May 22, 2009

Mistake #9: Cheap Paper

eLearning Series

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9. Cheap Paper

Many years ago, I built custom homes up in the mountains of Colorado, near some of the large ski resorts. I didn’t want to pay for real business cards, so I printed out a few using my inkjet printer and micro-perforated cards. Unfortunately, it rained a lot that year, so when I was handed out these business cards during a drizzle, the ink tended to run. Not quite the professional image I was trying to project. I opted for real business cards soon after. The type of paper you choose can impact how your customers view you. How the paper feels in someone’s hand, including the weight of the paper, its color and characteristics, is a subject that many people spend years mastering. The most important thing to understand is that all paper reflects light. How the paper is produced, including the paper’s finish, weight, and opacity, determine how a pair of human eyes will react to images and text printed on the paper’s surface.

Finish: Glossy paper has a smooth, opaque finish, so it reflects more light (ideal for vibrant photos). A matte finish is more porous and scatters light, reflecting less color back to the viewer (matte is better for black and white images or more muted tones).

 

Weight: The thickness and density of the paper contributes to its weight. The heavier the weight, the less likely your direct mail campaign will crease, fold or wrinkle. (Reminds me of my junior high school teacher saying, “Do not fold, spindle or mutilate the corners.”) The normal paper you put in a laser printer is 20 pound paper. Cardstocks range in weight between 60-120 pounds. If you’re doing a postcard campaign, you’ll need to use a cardstock weight. The heavier the paper, though, means that you’ll pay more in postage. That’s why those terms and conditions your credit card company mails out once a year is printed on paper that weighs as little as possible.

 

Opacity: How much light can pass through the paper is referred to as opacity. Thin paper will often allow light to pass through it, but if you want a semi-transparent cover, you can use a paper that has a lower density (but still is a heavy enough weight) to give a solid feel to the printed piece. So with all of these choices, how do you know the right options for your direct mail campaign? Most of the time people start with the cheapest option, and then work up from there.

 

The Cheapest Option: Plain white paper or cardstock is usually the cheapest option for printing. Just keep in mind that it won’t differentiate your organization, product or service, and it might lump you in with others that use a generic and plain option.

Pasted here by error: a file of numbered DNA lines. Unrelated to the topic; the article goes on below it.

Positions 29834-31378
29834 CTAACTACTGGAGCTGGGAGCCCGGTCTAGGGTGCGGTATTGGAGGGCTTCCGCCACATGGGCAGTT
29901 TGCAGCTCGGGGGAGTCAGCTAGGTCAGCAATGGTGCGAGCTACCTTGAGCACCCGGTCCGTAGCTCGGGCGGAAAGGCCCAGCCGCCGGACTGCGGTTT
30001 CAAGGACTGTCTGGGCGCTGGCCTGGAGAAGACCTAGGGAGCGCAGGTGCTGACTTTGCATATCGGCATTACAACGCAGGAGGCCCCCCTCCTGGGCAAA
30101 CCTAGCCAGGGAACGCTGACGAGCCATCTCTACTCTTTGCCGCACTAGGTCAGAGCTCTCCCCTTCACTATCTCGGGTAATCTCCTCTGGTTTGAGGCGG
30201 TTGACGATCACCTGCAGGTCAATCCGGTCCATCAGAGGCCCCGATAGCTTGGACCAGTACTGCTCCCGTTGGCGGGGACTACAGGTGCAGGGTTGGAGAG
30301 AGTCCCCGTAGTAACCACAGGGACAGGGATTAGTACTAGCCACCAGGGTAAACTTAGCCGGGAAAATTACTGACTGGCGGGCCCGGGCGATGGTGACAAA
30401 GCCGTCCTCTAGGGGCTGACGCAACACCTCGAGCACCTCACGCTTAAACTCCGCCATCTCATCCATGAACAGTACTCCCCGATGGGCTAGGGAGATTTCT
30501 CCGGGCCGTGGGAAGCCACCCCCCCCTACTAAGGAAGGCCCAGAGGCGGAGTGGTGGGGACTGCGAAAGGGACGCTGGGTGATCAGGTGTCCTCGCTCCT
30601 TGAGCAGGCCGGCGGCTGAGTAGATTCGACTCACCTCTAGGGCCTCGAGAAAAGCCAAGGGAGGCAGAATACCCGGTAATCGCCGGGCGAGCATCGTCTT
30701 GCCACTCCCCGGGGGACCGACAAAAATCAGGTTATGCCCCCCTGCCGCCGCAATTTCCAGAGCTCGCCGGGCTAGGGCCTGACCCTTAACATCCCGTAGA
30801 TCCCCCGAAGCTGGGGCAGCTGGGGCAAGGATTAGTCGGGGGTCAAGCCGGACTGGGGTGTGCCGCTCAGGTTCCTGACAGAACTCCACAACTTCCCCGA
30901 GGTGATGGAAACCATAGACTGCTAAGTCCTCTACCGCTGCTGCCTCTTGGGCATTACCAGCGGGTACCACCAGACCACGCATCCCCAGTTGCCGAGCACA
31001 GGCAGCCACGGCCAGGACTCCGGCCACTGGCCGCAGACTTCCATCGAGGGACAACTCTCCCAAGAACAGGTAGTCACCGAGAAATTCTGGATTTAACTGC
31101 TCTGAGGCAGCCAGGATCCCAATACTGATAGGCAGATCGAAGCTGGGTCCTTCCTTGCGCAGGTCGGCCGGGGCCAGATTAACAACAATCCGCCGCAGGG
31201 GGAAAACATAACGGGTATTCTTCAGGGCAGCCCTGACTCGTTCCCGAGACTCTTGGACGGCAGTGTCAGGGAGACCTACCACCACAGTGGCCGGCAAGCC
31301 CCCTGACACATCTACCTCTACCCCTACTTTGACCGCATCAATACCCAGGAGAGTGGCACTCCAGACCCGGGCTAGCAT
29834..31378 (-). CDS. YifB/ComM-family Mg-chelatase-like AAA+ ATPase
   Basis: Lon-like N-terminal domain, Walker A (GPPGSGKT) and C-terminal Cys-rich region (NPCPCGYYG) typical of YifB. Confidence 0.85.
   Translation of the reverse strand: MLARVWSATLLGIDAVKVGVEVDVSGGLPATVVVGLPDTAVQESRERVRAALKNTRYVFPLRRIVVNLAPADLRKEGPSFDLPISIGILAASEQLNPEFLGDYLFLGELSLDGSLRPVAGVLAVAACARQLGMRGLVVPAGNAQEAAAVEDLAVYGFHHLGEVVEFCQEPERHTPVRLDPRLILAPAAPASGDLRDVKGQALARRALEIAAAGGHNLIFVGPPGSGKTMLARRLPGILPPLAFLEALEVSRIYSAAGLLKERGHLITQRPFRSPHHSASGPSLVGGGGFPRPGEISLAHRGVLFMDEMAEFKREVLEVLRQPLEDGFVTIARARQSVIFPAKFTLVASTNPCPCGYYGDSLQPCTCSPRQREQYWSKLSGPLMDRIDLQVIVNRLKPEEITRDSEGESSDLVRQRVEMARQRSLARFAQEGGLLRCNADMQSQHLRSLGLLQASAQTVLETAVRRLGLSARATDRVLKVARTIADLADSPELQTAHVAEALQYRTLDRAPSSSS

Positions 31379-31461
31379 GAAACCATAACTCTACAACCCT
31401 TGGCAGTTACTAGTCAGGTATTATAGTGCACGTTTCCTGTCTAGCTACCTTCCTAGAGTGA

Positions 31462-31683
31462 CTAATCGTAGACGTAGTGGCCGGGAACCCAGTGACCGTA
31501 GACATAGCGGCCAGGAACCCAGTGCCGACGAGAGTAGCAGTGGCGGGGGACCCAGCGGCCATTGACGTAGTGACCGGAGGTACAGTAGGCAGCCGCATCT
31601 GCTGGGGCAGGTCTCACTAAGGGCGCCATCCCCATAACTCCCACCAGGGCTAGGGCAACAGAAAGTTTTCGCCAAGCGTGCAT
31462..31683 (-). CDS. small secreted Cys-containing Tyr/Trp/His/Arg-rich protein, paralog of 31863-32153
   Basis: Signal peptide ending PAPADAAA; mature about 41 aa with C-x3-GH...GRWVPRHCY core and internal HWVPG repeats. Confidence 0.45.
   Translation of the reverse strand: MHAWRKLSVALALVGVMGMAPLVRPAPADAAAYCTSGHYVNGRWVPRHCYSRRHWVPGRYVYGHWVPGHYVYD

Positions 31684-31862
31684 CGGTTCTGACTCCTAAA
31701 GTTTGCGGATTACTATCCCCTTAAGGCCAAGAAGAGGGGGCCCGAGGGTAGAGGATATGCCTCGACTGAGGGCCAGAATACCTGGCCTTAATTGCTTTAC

Personalized Letter to Executive: If you’re trying to break through the clutter by sending a personalized letter to a C-level executive, using a cheap 20 pound paper that you ran through your laser printer is a great way to have your message ignored or recycled. A message sent on plain white paper isn’t going to have the same effect as a letter printed on a cotton or linen paper. Ideally, you should have your logo embossed or printed on the stationary as well. Holiday-speckled

 

Paper: If you’re putting together your holiday cards, you might want to use a paper that has a sheen on it, or sprinkles, that reinforces the holiday season. Sprinkles grab attention and reflect light like nothing else.

 

Glossy: If part of your direct mail campaign uses a dynamic photograph, a glossy finish might be a great way to make sure the image ‘pops’ off the page. A gloss finish gives you a message that is smooth and clean, and brings a professional look. With a glossy paper, colors look richer, deeper and more vibrant.

 

Matte Finish: Matte prints don’t reflect light, and are less likely to attract dust, fingerprints, and can be easier to read in intense sunlight. Matte works much better for black and white photos, but can make color photos look dark and dull.

 

Recycled: If you are an organization in the environmental space, you probably want to go with recycled paper and not use a glossy UV coating for your mailings. A natural fleck in the paper can be a subtle touch as well. Recycled paper is more expensive, so if you use it, make sure that you also put the recycled logo on your mailing so that your audience knows you’ve spent the extra money in your efforts to save trees. You can also use vegetable-based ink, too, to ease in the recycling process. Crazy as it may seem, people do pay attention to this and make purchasing decisions based on carbon offsets and earth-friendly marketing materials.



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